Water Blog - Free Trash Cans: A Huge Win for Clean Water!

News, notes and thoughts from Blue Water Baltimore.



Free Trash Cans: A Huge Win for Clean Water!

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By this point, you have probably heard that Baltimore City Department of Public Works has begun to distribute municipal trash cans to all households throughout the city.

This is the culmination of many years of effort by individuals, community groups, city agencies, and non-profit organizations, including Blue Water Baltimore.

The Clean Water Communities program brought together key partners from Baltimore City, non-profits, and residents to better understand the trash problem in Baltimore. An issue that repeatedly came up in our conversations and meetings with residents and community leaders was simply a lack of trash cans.

Many residents cannot afford to keep buying trash cans after repeatedly having their trash cans or lids stolen or run over. Trash that is set out without a lid or a can will attract rats, and often fuels dumping.

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When it rains in Baltimore, trash and pollutants on our streets are carried into the storm drains and directly to our streams, harbor, and the Chesapeake Bay.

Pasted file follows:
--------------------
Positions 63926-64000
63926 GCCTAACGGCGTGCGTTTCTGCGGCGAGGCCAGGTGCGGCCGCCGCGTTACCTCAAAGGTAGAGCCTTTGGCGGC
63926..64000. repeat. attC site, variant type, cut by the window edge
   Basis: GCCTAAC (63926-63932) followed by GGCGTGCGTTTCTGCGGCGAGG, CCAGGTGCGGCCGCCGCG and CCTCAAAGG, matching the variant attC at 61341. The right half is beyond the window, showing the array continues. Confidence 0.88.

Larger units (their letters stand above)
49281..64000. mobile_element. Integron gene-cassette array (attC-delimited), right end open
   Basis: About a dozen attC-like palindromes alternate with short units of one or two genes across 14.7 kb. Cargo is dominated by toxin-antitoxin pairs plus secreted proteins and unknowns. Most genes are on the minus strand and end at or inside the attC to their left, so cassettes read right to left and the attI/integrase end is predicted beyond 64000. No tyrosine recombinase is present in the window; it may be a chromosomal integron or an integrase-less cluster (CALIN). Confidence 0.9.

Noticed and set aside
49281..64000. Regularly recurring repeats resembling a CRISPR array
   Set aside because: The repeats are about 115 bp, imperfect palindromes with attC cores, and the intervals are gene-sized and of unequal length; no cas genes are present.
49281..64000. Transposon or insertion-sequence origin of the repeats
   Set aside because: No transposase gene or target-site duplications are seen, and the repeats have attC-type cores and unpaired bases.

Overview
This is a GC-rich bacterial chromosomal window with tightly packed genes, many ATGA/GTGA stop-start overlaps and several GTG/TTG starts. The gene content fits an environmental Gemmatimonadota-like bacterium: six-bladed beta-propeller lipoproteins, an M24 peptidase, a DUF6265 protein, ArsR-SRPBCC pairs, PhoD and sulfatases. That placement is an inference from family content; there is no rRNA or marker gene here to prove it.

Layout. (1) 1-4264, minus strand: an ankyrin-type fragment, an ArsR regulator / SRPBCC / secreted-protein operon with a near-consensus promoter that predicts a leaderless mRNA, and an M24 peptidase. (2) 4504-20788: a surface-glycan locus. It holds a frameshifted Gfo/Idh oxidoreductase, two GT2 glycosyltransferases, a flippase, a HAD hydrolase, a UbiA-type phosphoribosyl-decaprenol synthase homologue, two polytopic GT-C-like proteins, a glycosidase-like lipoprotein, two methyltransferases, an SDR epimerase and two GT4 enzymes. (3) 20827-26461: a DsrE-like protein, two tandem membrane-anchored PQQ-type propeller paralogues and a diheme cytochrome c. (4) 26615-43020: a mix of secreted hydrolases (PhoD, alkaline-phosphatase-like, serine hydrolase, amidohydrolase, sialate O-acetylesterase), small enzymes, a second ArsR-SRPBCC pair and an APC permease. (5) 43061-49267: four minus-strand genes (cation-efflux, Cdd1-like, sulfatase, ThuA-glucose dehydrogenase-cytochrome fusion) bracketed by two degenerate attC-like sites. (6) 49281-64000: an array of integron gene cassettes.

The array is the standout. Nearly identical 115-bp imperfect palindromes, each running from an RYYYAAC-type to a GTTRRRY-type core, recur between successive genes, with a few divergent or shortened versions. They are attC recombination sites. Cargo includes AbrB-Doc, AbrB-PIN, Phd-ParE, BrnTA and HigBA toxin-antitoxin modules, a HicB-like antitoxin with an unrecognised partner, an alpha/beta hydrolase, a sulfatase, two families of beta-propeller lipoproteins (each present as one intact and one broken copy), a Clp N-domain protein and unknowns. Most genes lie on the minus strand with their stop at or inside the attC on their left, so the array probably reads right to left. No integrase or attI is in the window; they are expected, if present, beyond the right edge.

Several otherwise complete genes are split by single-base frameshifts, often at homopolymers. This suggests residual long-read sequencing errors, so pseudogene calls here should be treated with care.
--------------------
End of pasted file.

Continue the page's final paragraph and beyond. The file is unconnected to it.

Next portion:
Furthermore, trash in the alley makes it unsafe for children to play, and can not only be a public health hazard, but can also damage the ecosystem. Of course, the problem of trash is complex. Education and awareness is also a huge part of cleaning up the city.

In 2011, Blue Water Baltimore launched our Storm Drain Art program, in partnership with Waterfront Partnership, MICA, and 901 Arts, which educates participants in a fun, creative way, on how trash in the street ends up in the nearest body of water. However, education alone is not enough to address the trash problem in Baltimore City.

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In 2014, Baltimore City Department of Public Works conducted a pilot study in Greater Mondawmin and Belair-Edison, and distributed a 65 gallon trash can with durable resin, an attached lid, and rolling wheels to each address.

Residents loved the cans, and Baltimore City Department of Public Works found that they significantly reduced the amount of litter and rats in each community. Since the roll-out was so successful, every address in the city is receiving a municipal can.

Distribution began March 1, 2016 in Penn-North and will continue throughout the city until June 2016. We are hopeful that the long-awaited trash cans will make a significant dent in the trash that ends up in our waterways, and the health of Baltimore communities.